Friday, January 8, 2010


I'm a pantser. For those of you that don't know what that means, it means I like to fly by the seat of my pants when I write. An outline isn't really for me. But I have written the same story almost 3 times now, and I'm thinking an outline might be helpful. At my writer's group we had a great lesson by Kristi K. on outlining. She provided many different outlining techniques. My favorite is one that is a list questions you can answer that would give you a basic understanding of your story. Here it is:

Thirty Minute Novel Outlining Exercise
1. At the start of your book, what distinguishes your protagonist from other people? What central strength does he/she have? How does this strength get him/her into trouble?
2. When the novel opens, what is s/he on the brink of doing? Why does s/he say she's going to do this? What does the action represent for the protagonist?
3. What external situation will require the protagonist's participation thoughout the course of the book? How does this connect with #2? Does it help or interfere? Can you build in a deadline for extra tension?
4. What is the protagonist's goal for the time the book covers? How does this connect with the external situation? Or does the external situation divert the protagoinist from his/her goal? Why does the protagonist SAY s/he wants the goal to be? Is there a deeper motivation as yet unknown to him/her?
5. What problem (external conflict) does the external situation present? How can the protagoinist eventually resolve that conflict?
6. List at least three obstacles in the way of her resolving this conflict. Make one an internal obstacle/conflict.
7. How will the protagonist grow because of confronting these obstacles?
8. What do you want to happen at the end of the book?
9. What will have to happen to the protagonist against his/her will to make your ending come about?
To me this is not as overwhelming as an actual outline, plus I think it will help me to firm up my plotline.
Also at our meeting Kristy C. (MMW) told us about FREE software that helps you outline your novel.

I'm hoping this tutorial shows up. If not you can watch it on the link above. It sounds really good. You can make the outline as in depth as you want. I may even give it a try. I will have to let you know if this pantser can actually be converted to outlining!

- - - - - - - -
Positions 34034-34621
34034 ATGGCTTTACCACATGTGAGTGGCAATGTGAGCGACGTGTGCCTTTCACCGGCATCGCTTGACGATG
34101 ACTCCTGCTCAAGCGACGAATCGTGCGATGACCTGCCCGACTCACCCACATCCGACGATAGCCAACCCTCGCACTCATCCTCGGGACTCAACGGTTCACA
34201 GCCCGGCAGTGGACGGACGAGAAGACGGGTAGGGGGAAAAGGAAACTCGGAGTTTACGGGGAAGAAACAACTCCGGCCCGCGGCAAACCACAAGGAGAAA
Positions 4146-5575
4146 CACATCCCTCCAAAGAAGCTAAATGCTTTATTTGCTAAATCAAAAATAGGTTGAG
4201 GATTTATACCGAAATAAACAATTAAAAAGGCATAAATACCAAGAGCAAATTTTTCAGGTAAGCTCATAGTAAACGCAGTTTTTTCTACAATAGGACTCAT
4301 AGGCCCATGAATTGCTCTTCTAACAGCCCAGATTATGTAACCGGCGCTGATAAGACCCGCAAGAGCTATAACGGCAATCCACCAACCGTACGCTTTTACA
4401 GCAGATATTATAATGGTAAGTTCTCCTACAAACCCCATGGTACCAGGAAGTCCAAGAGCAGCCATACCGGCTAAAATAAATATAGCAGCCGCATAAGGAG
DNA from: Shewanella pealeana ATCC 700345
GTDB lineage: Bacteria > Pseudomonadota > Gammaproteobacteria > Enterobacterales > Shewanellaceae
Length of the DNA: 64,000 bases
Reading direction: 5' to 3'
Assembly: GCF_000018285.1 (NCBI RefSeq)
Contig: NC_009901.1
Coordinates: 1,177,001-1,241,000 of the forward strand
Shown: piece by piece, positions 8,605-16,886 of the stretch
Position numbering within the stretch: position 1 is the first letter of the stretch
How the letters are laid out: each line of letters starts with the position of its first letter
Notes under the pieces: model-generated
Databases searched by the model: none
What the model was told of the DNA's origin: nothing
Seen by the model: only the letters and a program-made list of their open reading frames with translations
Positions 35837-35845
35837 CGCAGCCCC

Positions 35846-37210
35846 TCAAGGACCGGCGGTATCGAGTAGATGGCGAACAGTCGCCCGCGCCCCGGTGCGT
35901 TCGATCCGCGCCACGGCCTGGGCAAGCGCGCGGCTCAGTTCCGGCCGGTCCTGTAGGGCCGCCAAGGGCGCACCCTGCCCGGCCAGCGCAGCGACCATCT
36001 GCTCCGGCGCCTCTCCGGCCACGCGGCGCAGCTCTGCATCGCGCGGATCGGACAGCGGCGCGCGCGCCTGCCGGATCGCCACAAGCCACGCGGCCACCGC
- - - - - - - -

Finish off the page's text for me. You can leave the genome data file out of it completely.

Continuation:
Do you have any tips about outlining? Share your thoughts in the comments.


  1. To give credit where credit is due, the list of questions comes from an article by Alicia Rasley (she has dozens of raelly great articles on all kinds of things and blogs now at ). Here's the link:

    I used to be a pantser, but after ruining a couple novels and taking on a very intricate project, I'm a devoted plotter. Like just about every plotter I know, that doesn't mean that I'm roped into a rigid structure or that I know every twist and turn my novel will take, or that I'll even keep to my outline, but I do always know where I'm going in my story, if not exactly how to get there yet.

    I've done a whole series on various plotting methods on my blog: . My favorites are the hero's journey and Larry Brooks's story structure. Holly Lisle also has a free outlining/plotting workshop that I found useful sa a brainstorming tool: .

    Hope those links work; something about the old version of this embedded content box disbles cutting and pasting. >:(

  2. Jordan-thanks for those links! I was wondering where she had gotten the outlining exercise. It's wonderful!

  3. Wow, thanks for all this really helpful info! I love trying new ways to look at my work - I often find things that I can do to make it stronger.

    I'm like you, Nikki. I never used to outline. For the project I'm ready to submit now I started my first draft with ten plot-points jotted on a sheet of paper and that was my "outline." But after the fourth draft got rejected I decided I needed to get more organized. I created an outline of the book as a revision tool and it worked great! I could see the whole book by glancing through a few pages, and it showed me a lot of things I needed to change.

    I have yet to do a detailed outline BEFORE I start writing. I feel like I'm still finding the process that works best for me. Maybe I'll try it on my next project and see how it goes.

  4. Easiest outline ever?

    Three disasters followed by an ending. Each disaster is worse than the one before.

    That's it.

    I love it.



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